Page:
Each practitioner reviews how engaged and motivated their children are three times a year using our Interests and Play Assessment, based on the Characteristics of Effective Learning. Based on the results of this review adjustments to practice, planning and the environment are made.
An enabling environment that allows a large proportion of child initiated play with a measured degree of risk
For children to learn and develop, the environment needs to be enabling allowing children to feel safe and secure. This will help the children to feel free to explore and take risks safely. The children must be allowed to experience the world around them in a full, messy, muddy and wet environment.
An enabling environment also allows children to be able to pick and choose their own activities through self-selection and open-ended resources. Open ended resources cater for individual interests as they have multiple uses and limitless possibilities. For example, a simple cardboard box can be turned into a pirate ship, a rocket or a police car.
Access to the outdoor spaces is very important and as much access as possible is encouraged through the provision of shaded and sheltered areas and provision of Forest School and our off-road buggies for the younger children.
Each room has compiled a list of items that should be available at all times as part of the basic provision in the room. This is reviewed monthly, to ensure the basic provision is maintained and this is enhanced based on children’s interests and play through weekly planning.
Each room reviews the environment three times a year using our Interests and Play Assessment to see how the children are using the environment. Based on the results of this review adjustments to practice, planning and the environment are made.
Highly skilled workforce whose expertise enables them to recognise every child as a unique individual and provide accordingly for them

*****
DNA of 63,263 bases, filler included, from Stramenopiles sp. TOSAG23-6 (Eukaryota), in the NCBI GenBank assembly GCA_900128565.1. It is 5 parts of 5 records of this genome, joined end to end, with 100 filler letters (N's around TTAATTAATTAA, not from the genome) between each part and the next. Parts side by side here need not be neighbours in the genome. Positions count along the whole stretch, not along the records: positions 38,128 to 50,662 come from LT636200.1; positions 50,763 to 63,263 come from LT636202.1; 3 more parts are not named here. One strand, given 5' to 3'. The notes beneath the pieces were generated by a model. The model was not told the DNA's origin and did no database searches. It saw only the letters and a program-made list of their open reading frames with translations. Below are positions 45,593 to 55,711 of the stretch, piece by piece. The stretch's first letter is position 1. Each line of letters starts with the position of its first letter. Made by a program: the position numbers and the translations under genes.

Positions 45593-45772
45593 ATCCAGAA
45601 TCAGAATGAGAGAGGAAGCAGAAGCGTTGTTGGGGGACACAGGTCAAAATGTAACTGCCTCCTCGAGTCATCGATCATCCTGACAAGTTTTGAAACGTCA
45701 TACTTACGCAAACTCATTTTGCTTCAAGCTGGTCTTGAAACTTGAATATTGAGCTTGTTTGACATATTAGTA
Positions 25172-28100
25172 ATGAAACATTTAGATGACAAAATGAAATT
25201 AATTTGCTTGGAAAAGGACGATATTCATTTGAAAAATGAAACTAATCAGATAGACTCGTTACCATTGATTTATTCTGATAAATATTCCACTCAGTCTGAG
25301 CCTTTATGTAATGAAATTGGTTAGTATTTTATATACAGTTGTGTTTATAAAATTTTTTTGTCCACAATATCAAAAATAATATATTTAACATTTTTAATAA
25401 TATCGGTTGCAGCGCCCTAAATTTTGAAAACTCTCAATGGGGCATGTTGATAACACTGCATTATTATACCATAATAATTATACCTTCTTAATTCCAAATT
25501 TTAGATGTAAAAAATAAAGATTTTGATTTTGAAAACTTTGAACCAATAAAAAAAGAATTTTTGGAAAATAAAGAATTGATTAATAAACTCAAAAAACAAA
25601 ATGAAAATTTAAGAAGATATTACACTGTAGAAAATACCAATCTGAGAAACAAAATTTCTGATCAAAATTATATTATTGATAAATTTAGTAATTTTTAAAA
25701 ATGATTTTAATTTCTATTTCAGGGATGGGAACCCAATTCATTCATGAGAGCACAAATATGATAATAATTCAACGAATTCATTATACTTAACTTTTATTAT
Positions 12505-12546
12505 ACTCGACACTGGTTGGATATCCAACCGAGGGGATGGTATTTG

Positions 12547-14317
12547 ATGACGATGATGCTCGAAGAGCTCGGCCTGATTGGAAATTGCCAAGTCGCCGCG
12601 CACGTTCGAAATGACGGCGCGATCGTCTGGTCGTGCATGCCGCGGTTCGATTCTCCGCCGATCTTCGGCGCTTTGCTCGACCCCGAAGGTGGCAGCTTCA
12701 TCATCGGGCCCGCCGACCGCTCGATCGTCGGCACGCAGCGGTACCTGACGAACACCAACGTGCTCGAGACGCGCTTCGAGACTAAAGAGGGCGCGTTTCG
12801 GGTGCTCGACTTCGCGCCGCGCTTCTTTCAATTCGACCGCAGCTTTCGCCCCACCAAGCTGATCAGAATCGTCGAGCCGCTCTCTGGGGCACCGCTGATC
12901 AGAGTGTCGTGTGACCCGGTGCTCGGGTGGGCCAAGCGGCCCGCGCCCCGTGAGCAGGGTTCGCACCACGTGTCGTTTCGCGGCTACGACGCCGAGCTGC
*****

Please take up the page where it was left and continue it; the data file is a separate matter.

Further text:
Our team are key to supporting a child’s learning and development and we employ where possible staff members who hold relevant childcare qualifications. Team members who do not hold qualifications are encouraged to undertake further training to learn as much as possible about children’s learning and development.
All of our team undertake a comprehensive induction during their first 6 months of work at one of nurseries to help them maximise the impact they can have on the children in their care, especially when taking on a key person role.
The team are encouraged to follow the following principles outlined by Anna Ephgrave in ‘Planning in the Moment with Young Children’ (2018):
  • Provide consistent boundaries, expectations and routines
  • Go to the children, get down to their level and be interested in what they are doing
  • Be relaxed
  • Listen to what the children are doing, watch and wait and plan their interaction with the child during this time
  • Allow the child to lead the interaction. If they have questions answer them. If they would like the practitioner to join the ‘tea party’ then the practitioner is encouraged to join
  • Respond appropriately, ponder and reflect
  • For younger children focus on the prime areas
Planning which can be adapted in the moment
The planning process encompasses a number of elements which are all supportive of each other. An overview of the process is illustrated below.
  1. Weekly and In the moment Planning
  2. In the moment planning is a concept that involves allowing child initiated, real time, learning through play based on capturing the interest of a child at the current time. Responding immediately to children’s interest is the most powerful way to teach in early years. The practitioner uses skills to observe what the child is doing and needs to do next, assesses the ‘teachable moment’ from the child’s perspective and is skilled enough to know when to intervene and when to stand back and observe.